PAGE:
A union representing Lufthansa's low-budget subsidiaries has said a planned strike on Thursday would now also involve employees at Germanwings. It said there was no alternative to the strike after failed negotiations.
German cabin crew and flight attendants union UFO announced Wednesday that employees at Lufthansa's low-budget subsidiary Germanwings would join a 24-hour strike action on Thursday, following failed negotiations between the union and management on some details of part-time work contracts for flight attendants.
UFO said the planned strike would affect the airports in Düsseldorf, Cologne, Dortmund, Hanover, Stuttgart, Berlin and Hamburg.
Earlier on Wednesday, UFO confirmed Lufthansa's Eurowings' strike would be on the same day. The union insisted it had offered to take the labor dispute with Eurowings to mediation to avert industrial action, but management had failed to make a decision on the matter by the morning.
In a statement, UFO's deputy chairwoman Sylvia De la Cruz noted that the union considered Eurowings refusal to be "a stalling tactic" and could therefore not avoid calling the strike. Details about which flights would be affected would be published during the course of the day, the statement added.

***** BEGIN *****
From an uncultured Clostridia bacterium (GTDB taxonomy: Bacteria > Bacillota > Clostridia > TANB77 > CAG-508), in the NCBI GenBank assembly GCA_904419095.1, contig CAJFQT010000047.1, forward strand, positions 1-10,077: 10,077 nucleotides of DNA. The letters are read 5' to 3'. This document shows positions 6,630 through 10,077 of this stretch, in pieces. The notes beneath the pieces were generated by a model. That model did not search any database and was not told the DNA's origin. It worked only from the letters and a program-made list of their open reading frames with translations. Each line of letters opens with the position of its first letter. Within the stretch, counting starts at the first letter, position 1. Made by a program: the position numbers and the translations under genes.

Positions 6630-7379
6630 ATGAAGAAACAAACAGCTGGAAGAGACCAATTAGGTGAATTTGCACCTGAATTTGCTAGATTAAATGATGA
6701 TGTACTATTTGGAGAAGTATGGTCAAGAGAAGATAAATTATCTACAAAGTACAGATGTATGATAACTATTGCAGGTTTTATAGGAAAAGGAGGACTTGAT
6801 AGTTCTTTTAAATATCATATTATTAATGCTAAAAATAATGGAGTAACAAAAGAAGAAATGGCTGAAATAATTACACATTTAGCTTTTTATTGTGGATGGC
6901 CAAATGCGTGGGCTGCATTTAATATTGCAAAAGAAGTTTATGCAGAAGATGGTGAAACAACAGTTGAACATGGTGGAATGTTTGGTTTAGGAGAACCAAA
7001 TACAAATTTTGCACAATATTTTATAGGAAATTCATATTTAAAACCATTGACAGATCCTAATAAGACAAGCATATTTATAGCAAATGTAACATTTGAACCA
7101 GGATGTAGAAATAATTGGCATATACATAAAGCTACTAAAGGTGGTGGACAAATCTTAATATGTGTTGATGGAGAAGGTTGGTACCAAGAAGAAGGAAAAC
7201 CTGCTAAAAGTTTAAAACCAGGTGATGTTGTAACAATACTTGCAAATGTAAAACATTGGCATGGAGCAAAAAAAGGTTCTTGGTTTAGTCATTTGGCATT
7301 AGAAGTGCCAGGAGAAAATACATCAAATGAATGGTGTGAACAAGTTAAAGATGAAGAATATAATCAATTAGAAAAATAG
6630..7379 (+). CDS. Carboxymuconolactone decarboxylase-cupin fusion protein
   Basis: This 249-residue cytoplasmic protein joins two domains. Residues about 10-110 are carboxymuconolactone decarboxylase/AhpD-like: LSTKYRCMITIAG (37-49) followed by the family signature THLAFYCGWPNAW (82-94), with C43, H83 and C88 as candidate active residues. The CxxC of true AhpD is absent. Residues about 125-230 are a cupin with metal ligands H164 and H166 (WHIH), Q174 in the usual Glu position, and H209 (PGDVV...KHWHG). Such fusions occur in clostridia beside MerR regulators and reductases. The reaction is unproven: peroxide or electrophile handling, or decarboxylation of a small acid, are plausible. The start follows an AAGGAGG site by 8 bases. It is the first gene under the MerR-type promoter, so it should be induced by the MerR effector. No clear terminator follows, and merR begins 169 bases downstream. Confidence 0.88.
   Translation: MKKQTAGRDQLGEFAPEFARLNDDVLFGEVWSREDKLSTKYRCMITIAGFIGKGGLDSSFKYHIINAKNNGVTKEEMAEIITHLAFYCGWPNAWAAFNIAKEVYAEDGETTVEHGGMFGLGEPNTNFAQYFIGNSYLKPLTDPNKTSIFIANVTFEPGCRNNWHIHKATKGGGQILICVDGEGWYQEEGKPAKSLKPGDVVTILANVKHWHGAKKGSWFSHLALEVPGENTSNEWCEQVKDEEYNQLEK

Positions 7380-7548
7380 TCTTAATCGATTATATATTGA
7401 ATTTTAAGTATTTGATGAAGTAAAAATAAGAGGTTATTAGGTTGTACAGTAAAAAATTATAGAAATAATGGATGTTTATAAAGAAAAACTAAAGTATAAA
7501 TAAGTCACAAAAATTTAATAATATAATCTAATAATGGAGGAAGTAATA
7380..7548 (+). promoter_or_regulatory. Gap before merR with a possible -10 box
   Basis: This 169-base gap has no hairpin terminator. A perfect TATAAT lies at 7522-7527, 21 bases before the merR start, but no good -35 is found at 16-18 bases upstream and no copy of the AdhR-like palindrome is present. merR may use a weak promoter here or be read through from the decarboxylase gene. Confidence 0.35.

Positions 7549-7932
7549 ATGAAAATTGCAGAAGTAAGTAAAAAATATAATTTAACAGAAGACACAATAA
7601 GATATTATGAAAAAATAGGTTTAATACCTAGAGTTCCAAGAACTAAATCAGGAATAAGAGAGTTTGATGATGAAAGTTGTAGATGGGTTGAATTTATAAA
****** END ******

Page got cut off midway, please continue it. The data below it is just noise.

A spokesman for Eurowings said the company had requested the talks be adjourned until Wednesday afternoon to give it time to review the union's new mediation offer. "Therefore we find the call for a strike completely incomprehensible. We remain ready to talk at any time of the day or night," he said.
The labor dispute between Eurowings and UFO has been simmering for more than two years now. Chances for a settlement improved last week when management put forward a new offer, including an average pay increase of around 7 percent for about 400 flight staff at the carrier.
Lufthansa has been putting Eurowings through a major transformation in recent years, and has merged its operations with that of the company's other low-cost subsidiary, Germanwings.
The parent airline itself has struggled with labor disputes in recent years. Just this summer, Lufthansa management finally reached an agreement with cabin crew staff after a two year-long ordeal that impacted hundreds of thousands of passengers.
uhe,hg/jd (Reuters, dpa, AFP)